When the ancient Greek philosopher, Pythagoras, was asked if he was a wise man, he humbly replied "No, I am only a lover of wisdom." This love of wisdom has been central to the philosophical enterprise for thousands of years, inspiring some of the most dazzling and daring achievements of the human intellect and providing the very basis for how we understand the world. Now, readers eager to acquire a basic familiarity with the history of philosophy but intimidated by the task will find in A Passion for Wisdom: Philosophy Through the Ages, a lively, accessible, and highly enjoyable tour of the world's great ideas. Without simplifying their subject, editors Robert Solomon and Kathleen Higgins tell the story of philosophy's development with great clarity and refreshing wit. The brevity of their study, in fact, allows readers to see more clearly the connections and divergences between philosophers, as well as the way ideas change, reappear, and evolve over time. The authors begin with the most ancient religious beliefs and bring us right up to the feminist and multicultural philosophies of the present.
Along the way, major philosophers are highlighted, from Plato and Aquinas to William James and Simone deBeauvoir, and major categories explored, from metaphysics and ethics to politics and logic. We also see the evolution of enduring ideas-how, for example, the value of subjective experience is treated in Augustine, Luther, Descartes, and Kirkegaard, how the idea of dynamic change appears in the work of Heraclitus, Darwin, Hegel, and Nietzsche, and how the recurring dichotomies between faith and reason, belief and skepticism, mysticism and empiricism occupy philosophers from one generation to the next. The authors make clear the many ways philosophers have argued with, borrowed from, and built on each other's ideas throughout the ages. We see Francis Bacon rejecting Aristotelian dogma, the impact of Buddhism on Schopenhauer, and the influence of Hume and Rousseau on the monumental philosophy of Imanuel Kant. The book is enlivened as well by telling anecdotes and sparkling quotations.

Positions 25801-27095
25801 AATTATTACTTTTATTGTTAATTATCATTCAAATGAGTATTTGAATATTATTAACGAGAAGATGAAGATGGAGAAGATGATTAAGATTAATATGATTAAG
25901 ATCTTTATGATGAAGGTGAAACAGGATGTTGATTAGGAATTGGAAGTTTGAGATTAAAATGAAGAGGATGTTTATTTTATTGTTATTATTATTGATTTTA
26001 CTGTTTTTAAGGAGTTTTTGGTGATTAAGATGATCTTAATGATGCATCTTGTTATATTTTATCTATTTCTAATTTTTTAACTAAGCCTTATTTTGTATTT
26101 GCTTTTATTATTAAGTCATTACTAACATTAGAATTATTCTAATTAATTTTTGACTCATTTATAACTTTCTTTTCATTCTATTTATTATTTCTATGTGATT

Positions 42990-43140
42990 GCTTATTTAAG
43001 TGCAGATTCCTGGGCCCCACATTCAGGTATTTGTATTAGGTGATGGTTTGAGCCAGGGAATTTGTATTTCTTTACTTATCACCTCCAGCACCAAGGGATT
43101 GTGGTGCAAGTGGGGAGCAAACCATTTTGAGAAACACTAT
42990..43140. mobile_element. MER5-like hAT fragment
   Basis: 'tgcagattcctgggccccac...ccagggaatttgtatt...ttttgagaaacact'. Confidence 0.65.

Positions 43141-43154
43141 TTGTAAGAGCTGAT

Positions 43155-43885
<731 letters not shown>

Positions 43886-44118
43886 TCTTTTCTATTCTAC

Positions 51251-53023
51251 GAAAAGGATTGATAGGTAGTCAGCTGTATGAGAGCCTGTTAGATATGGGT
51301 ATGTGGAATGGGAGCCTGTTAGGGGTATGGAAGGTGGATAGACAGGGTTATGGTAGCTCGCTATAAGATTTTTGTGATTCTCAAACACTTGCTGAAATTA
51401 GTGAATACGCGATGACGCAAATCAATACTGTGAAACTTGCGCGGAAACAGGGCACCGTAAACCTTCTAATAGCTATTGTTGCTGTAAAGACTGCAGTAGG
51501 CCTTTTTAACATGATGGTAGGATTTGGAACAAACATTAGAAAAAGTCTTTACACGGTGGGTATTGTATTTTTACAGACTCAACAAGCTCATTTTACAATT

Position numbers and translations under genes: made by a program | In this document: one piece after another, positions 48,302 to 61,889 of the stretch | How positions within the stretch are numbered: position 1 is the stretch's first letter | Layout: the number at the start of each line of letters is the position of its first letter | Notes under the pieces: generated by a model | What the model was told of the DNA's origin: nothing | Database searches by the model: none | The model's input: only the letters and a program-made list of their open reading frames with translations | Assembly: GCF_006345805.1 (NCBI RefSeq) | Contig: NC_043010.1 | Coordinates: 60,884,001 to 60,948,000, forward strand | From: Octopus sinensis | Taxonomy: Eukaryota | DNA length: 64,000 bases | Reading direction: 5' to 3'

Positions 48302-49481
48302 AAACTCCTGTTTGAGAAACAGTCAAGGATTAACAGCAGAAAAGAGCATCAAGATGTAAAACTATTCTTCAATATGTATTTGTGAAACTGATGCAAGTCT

We're treated to Thomas Hobbes' assessment-"Life is nasty, brutish, and short," Hegel's description of Napoleon as "world history on horseback," Schopenhauer's assertion that Art allows us a "Sabbath from the penal servitude of willing," and many other memorable and provocative observations. Accessible, comprehensive, and delightfully written, A Passion for Wisdom is a splendid introduction to an intellectual tradition that reaches back over three thousand years. More than that, it is a much-needed reminder for the present of the power inherent in humanity's wonder before the world.